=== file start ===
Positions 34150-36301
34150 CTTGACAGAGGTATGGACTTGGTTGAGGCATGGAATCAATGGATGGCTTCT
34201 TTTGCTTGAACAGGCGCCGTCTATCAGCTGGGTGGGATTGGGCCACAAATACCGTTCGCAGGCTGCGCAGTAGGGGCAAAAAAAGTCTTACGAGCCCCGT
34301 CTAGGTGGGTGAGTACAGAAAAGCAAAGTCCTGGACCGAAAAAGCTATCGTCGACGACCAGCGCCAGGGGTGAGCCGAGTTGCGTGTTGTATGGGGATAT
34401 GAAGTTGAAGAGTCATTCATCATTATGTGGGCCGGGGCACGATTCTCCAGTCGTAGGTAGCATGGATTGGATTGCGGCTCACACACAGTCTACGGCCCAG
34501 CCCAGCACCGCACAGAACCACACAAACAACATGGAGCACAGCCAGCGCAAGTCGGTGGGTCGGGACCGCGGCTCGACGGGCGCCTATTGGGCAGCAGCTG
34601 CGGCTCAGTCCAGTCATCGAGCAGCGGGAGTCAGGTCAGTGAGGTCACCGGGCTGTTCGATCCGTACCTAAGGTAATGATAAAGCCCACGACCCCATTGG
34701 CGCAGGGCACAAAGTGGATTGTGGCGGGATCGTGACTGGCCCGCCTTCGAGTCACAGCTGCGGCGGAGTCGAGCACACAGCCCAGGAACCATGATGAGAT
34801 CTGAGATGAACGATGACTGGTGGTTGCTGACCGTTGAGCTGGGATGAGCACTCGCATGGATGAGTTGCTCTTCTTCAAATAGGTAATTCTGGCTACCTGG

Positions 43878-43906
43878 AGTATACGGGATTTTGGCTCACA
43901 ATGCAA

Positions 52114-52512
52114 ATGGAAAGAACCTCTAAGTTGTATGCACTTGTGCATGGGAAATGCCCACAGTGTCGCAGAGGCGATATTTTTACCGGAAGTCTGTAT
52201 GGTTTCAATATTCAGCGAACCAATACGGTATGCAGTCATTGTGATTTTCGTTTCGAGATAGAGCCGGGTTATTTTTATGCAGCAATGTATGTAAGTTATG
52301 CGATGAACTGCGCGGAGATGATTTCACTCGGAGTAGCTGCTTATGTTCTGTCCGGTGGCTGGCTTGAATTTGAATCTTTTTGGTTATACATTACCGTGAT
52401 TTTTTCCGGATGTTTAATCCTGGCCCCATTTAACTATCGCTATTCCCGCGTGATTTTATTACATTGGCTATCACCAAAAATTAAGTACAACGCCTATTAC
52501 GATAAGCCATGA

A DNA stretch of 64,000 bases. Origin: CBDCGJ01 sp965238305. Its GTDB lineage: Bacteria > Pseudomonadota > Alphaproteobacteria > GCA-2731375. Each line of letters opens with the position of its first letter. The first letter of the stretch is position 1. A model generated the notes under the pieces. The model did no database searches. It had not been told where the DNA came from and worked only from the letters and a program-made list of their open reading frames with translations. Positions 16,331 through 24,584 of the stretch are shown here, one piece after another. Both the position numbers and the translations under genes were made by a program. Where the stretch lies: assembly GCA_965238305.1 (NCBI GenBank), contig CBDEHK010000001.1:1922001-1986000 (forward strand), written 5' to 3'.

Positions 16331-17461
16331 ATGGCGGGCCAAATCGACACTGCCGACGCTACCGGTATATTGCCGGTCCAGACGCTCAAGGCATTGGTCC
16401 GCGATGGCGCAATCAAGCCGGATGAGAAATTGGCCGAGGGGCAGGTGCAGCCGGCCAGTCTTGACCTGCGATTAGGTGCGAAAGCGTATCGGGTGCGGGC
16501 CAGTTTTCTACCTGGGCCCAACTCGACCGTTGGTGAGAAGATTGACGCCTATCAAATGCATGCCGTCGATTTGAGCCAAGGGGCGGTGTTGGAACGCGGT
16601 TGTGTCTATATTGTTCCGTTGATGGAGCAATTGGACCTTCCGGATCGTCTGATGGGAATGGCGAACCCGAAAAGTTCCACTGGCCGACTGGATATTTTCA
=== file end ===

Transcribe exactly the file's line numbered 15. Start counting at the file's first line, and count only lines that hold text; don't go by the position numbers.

52201 GGTTTCAATATTCAGCGAACCAATACGGTATGCAGTCATTGTGATTTTCGTTTCGAGATAGAGCCGGGTTATTTTTATGCAGCAATGTATGTAAGTTATG